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Google adds robocall warnings to Phone app

Too bad it's only for Nexus and AndroidOne devices. Also, a screeching warning klaxon would have been a nice touch.

Robocallers, with a bit of luck, a dash of Google blocking and a ‘do-it-now!‘ FCC chairman, you’re going to speed-dial your way straight into oblivion.

The US Federal Communications Commission (FCC) is urging US carriers to help block you, and Google’s begun to set off the red alert when it spots incoming robocalls.

Specifically, as Google announced on Monday, it’s now splashing some phones with ‘don’t-answer-that!‘ red when it spots, and labels, a suspected spam call.

Spam calls, robocalls, call them what you will. Most of the time we call them unprintable names when we wind up answering the call and find ourselves talking to a machine.

The term mobile phone spam covers spam directed at text messaging or other communications on mobile phones. In the US, the Federal Trade Commission back in 2009 expanded its Phone Spam regulations to prohibit voice spam, also known as robocalls, without prior written approval from consumers.

For several years now, third-party apps like Whoscall and Truecaller have scanned incoming calls to identify, and help block, robocallers.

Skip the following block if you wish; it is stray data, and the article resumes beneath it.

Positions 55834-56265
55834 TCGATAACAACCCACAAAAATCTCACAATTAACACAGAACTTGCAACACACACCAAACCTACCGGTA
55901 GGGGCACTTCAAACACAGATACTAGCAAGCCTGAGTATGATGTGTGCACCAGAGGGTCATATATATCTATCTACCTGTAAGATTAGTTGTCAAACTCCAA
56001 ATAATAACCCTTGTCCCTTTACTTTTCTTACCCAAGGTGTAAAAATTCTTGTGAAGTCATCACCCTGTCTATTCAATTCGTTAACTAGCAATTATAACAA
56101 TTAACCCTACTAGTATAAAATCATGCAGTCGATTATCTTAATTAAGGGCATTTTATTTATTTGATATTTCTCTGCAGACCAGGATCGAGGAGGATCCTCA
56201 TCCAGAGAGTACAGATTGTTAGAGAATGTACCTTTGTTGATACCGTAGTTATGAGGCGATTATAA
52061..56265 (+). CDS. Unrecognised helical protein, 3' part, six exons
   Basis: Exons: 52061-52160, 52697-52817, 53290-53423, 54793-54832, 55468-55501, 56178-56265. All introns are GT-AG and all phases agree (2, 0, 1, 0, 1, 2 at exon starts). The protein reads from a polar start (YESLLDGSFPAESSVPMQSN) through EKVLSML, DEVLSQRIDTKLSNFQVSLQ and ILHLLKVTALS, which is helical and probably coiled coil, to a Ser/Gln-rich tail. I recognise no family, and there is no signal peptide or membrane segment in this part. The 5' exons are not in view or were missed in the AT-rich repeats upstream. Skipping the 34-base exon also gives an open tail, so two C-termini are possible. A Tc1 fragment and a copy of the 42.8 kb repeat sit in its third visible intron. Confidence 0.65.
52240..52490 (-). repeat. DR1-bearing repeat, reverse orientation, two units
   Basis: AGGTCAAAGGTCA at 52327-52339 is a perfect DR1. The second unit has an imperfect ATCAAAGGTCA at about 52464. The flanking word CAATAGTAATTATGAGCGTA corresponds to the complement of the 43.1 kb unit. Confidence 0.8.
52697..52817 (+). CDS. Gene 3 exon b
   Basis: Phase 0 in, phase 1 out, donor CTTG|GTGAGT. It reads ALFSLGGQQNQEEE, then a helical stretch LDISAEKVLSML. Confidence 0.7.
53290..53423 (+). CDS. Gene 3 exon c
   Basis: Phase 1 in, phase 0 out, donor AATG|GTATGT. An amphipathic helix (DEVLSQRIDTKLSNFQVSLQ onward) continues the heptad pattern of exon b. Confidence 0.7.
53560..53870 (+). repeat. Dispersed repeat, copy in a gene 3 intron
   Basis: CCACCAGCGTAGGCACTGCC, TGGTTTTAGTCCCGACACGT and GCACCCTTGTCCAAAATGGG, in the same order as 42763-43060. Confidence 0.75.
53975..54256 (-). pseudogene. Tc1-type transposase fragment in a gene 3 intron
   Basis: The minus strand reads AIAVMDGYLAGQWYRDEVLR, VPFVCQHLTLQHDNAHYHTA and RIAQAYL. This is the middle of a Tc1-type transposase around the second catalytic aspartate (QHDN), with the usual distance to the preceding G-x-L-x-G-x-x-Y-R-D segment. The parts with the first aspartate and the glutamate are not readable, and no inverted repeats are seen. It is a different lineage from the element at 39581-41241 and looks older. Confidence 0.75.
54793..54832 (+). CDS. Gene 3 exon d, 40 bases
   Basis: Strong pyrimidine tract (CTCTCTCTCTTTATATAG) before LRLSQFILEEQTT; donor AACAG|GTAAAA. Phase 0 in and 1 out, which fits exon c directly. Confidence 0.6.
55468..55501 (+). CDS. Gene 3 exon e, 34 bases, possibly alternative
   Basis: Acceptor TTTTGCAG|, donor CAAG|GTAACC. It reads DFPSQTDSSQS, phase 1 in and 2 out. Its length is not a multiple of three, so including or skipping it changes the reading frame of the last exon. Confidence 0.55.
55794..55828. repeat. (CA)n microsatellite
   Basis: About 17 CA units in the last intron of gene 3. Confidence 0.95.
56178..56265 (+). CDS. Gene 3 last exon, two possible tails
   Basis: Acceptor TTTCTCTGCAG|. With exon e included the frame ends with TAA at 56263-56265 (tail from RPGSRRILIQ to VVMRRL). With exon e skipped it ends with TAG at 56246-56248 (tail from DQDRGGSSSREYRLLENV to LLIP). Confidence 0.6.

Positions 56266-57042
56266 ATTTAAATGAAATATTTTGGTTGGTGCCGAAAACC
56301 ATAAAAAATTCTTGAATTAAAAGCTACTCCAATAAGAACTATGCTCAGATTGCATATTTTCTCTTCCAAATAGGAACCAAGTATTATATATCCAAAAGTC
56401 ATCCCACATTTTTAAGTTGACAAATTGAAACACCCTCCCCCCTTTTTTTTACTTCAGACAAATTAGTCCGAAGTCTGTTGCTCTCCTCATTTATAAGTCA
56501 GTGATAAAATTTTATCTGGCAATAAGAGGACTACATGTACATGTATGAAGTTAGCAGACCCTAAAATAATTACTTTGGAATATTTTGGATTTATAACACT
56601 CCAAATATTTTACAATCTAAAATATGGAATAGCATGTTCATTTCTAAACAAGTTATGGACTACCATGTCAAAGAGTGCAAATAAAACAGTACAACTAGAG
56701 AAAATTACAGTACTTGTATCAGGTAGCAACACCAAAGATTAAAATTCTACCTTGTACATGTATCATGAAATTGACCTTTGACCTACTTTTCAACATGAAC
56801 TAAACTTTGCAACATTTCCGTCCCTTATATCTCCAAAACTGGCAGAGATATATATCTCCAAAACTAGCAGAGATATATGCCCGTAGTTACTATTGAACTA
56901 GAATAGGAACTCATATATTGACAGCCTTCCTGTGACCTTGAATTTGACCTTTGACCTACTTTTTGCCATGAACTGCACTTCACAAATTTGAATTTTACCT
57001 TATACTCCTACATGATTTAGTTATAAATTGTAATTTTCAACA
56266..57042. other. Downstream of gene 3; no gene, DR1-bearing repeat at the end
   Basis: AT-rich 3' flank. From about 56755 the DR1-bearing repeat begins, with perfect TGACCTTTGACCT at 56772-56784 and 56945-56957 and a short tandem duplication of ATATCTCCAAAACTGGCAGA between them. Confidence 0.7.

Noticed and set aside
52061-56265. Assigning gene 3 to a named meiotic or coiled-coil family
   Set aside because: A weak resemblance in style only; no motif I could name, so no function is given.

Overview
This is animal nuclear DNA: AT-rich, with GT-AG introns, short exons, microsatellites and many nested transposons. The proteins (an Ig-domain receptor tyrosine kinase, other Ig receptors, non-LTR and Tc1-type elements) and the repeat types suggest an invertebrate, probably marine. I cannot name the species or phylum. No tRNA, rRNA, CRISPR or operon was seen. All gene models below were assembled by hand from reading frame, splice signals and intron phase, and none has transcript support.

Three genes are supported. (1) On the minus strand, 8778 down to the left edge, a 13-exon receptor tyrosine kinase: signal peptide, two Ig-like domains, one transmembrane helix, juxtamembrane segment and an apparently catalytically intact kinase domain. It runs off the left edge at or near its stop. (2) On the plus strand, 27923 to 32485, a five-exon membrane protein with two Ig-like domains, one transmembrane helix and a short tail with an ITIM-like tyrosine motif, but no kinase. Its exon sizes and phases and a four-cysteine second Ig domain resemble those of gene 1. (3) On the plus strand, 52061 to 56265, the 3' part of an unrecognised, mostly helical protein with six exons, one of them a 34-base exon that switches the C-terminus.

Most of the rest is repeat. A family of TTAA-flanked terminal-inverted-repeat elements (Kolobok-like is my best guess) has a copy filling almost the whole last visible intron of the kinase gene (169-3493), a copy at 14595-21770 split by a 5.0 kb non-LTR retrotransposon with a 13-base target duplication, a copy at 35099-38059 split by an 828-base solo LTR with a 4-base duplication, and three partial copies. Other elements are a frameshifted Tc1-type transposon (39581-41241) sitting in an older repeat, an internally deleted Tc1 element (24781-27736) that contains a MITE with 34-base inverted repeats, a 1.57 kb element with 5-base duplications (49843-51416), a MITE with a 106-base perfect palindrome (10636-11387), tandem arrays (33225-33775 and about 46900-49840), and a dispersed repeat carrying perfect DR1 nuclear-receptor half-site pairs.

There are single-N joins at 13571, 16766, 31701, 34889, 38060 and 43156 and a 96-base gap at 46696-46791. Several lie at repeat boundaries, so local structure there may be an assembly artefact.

But now, at least some Google Phone app users are going to get that anti-spam coverage built right in.

Google said that it’s updating its Phone app on Nexus and AndroidOne devices so that it will warn about potential spam callers and give users the ability to block and report spammy numbers.

It’s unclear how Google’s going to differentiate between normal calls and robocalls. The Guardian, for its part, suggests that the company will be checking incoming call numbers against an updating database.

If you’ve already got Caller ID turned on (it’s on by default), Google Phone app’s new spam protection will be available once your phone updates to the latest version.

Google’s Caller ID, which has been available for several years now, helps identify businesses not stored in your address book.

As long as it’s enabled on your (Nexus or AndroidOne) device, Google will now give you a heads-up if an incoming call is potentially spam.

Such calls will show on a red screen, as opposed to the “safe” blue screen. The Phone app will also label the call as “suspected spam caller.”

After you reject or answer the call, you’ll be able to block the phone number or report it as not spam if it was erroneously flagged.

The “recent calls” screen will also have an option for any phone call to be reported as spam and to be blocked.

For detailed instructions on how to use Google’s Caller ID or spam protection, you can check out this support page.

In other anti-robocall news, on Friday, FCC chairman Tom Wheeler wrote on the commission’s blog that robocalls and telemarketing are currently the number one source of consumer complaints.

Wheeler says he’s sent letters to CEOs of major carriers, calling on them to offer free call-blocking to customers immediately. He’s also sent letters to the carriers that connect robocallers to consumer phone companies, reminding them that they’re supposed to be helping consumers by offering blocking technologies.